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“One thing they could do to dig their way out of this is to get a bipartisan agreement on something big — entitlement reform, or tax reform that doesn’t increase taxes,” said John Feehery, president of communications at Quinn Gillespie and Associates in Washington. “He’s got to really try to go into deal mode and get some accomplishments that can dig him out of this morass.”
Mr. Feehery, who was a spokesman for House Speaker J. Dennis Hastert, Illinois Republican, also predicted that congressional Republicans will help Mr. Obama unwittingly by overreaching in their investigations of the administration.
“That’s what always happens, especially with Republicans,” he said.
Whether or not Republicans turn overzealous, there is some evidence that their hearing on Benghazi last week caught the public’s attention. The Center for Media and Public Affairs, a nonpartisan group in Washington, analyzed news coverage in the months after the Sept. 11 attack and compared it with news reports in two weeks leading up to the House hearing. The group said the Republicans’ efforts brought “more balance” to the story.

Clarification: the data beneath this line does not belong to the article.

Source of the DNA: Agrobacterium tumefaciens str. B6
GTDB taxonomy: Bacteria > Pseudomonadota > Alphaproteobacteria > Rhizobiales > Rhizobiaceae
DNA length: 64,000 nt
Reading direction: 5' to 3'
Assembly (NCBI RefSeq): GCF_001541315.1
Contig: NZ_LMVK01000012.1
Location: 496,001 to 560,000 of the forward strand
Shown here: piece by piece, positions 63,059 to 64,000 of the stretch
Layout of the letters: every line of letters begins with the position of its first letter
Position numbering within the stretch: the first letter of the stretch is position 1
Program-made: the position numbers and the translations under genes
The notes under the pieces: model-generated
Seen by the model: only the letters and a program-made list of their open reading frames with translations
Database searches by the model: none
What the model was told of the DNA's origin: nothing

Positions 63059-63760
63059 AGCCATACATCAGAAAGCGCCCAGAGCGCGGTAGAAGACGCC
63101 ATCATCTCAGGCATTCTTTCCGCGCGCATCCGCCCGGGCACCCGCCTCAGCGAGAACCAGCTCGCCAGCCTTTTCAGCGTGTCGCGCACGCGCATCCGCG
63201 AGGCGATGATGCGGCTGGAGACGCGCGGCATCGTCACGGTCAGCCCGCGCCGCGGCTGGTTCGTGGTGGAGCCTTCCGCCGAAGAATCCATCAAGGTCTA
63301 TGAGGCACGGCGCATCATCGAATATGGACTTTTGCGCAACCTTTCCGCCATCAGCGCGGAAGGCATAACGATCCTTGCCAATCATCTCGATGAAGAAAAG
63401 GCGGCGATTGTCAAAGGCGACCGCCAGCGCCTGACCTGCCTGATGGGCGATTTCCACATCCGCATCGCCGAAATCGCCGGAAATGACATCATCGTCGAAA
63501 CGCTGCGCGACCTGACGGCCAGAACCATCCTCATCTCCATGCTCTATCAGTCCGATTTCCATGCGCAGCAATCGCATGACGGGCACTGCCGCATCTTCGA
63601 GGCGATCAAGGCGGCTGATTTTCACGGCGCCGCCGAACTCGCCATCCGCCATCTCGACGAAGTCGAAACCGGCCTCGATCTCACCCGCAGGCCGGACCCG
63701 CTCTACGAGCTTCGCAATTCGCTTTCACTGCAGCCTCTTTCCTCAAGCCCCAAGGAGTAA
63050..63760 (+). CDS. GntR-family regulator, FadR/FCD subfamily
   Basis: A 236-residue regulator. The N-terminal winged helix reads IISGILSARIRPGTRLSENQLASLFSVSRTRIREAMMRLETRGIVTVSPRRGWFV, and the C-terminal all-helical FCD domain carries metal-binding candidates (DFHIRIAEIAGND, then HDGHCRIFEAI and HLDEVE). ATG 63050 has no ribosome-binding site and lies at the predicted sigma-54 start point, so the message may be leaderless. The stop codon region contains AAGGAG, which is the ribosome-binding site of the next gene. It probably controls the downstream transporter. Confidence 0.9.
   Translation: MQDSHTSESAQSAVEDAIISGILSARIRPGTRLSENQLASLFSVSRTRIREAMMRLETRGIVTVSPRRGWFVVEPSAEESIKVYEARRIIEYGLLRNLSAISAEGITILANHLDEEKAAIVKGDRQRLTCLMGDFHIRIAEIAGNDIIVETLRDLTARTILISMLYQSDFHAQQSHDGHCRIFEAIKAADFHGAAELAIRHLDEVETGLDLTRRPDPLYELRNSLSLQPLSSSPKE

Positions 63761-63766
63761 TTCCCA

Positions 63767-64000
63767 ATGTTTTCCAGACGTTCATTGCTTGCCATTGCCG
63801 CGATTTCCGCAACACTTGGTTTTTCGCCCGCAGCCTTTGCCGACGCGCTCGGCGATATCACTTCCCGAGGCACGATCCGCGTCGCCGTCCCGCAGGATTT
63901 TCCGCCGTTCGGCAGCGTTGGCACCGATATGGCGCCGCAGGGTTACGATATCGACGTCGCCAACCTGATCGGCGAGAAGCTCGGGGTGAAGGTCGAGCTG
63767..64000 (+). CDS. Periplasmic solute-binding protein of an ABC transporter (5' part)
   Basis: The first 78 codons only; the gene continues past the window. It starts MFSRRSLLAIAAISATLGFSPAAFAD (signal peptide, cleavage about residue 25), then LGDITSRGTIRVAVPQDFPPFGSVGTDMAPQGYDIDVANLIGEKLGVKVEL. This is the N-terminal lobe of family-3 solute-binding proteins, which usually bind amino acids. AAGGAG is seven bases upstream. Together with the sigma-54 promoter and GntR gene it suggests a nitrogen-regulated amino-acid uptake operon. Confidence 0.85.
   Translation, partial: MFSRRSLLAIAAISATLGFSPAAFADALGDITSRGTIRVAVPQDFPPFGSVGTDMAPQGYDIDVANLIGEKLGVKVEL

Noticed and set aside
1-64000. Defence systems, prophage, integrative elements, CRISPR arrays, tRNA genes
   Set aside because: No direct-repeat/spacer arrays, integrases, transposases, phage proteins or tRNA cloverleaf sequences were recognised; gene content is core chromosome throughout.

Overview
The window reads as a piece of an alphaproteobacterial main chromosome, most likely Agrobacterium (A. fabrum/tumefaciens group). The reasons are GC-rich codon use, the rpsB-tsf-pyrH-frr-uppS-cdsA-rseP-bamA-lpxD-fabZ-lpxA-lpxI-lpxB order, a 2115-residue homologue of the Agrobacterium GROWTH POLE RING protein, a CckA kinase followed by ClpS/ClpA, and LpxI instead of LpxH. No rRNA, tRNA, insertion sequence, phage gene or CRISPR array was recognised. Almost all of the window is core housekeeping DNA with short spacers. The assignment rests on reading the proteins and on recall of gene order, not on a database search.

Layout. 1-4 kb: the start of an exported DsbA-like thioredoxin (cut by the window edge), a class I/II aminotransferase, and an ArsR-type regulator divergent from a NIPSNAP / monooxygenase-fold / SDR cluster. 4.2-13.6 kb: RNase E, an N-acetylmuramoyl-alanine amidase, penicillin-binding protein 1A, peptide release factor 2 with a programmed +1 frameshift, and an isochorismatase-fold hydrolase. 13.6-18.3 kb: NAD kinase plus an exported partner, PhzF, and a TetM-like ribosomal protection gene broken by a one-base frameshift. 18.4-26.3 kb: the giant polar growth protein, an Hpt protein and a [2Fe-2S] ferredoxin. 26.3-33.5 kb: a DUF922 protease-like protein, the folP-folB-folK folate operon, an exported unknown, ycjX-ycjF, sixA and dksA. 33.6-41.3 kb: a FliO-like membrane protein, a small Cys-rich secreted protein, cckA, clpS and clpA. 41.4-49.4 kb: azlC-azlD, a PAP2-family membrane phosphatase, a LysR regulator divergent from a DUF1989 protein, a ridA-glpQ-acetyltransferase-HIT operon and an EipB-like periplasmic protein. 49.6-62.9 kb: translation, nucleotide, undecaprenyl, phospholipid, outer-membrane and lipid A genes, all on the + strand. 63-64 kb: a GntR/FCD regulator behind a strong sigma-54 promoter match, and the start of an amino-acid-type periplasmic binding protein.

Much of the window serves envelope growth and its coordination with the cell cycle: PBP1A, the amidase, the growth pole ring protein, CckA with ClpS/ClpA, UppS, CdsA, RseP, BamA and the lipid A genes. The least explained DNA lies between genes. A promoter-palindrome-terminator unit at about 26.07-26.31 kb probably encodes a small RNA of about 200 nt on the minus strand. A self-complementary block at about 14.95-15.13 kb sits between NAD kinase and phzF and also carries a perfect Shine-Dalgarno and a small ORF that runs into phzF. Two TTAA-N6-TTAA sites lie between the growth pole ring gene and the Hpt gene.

The center found that since House Republicans released a preliminary report on Benghazi on April 24, 58 percent of sources in major newspapers have faulted the Obama administration’s response to the attacks. In the months immediately after the attack, the analysis said, the news media were four times more likely to report the administration’s discredited claims that the Benghazi assault grew out of a spontaneous protest over an anti-Islam video rather than a terrorist attack.
“You get a real arrogance of power,” he said. “He thinks he’s got power, but every day their power diminishes. I think their guard gets down.”
“That’s the real scandal — big government,” he said. “It’s the idea that people don’t trust their government. You have the IRS doing these things, and then you’re going to have all these agencies basically breaking the news to people that their health insurance premiums are going to increase by 300, 400 percent. That’s going to make [Mr. Obama] very, very unpopular.”
© Copyright 2014 The Washington Times, LLC. Click here for reprint permission.
About the Author
Dave Boyer is a White House correspondent for The Washington Times. A native of Allentown, Pa., Boyer worked for the Philadelphia Inquirer from 2002 to 2011 and also has covered Congress for the Times. He is a graduate of Penn State University. Boyer can be reached at firstname.lastname@example.org.
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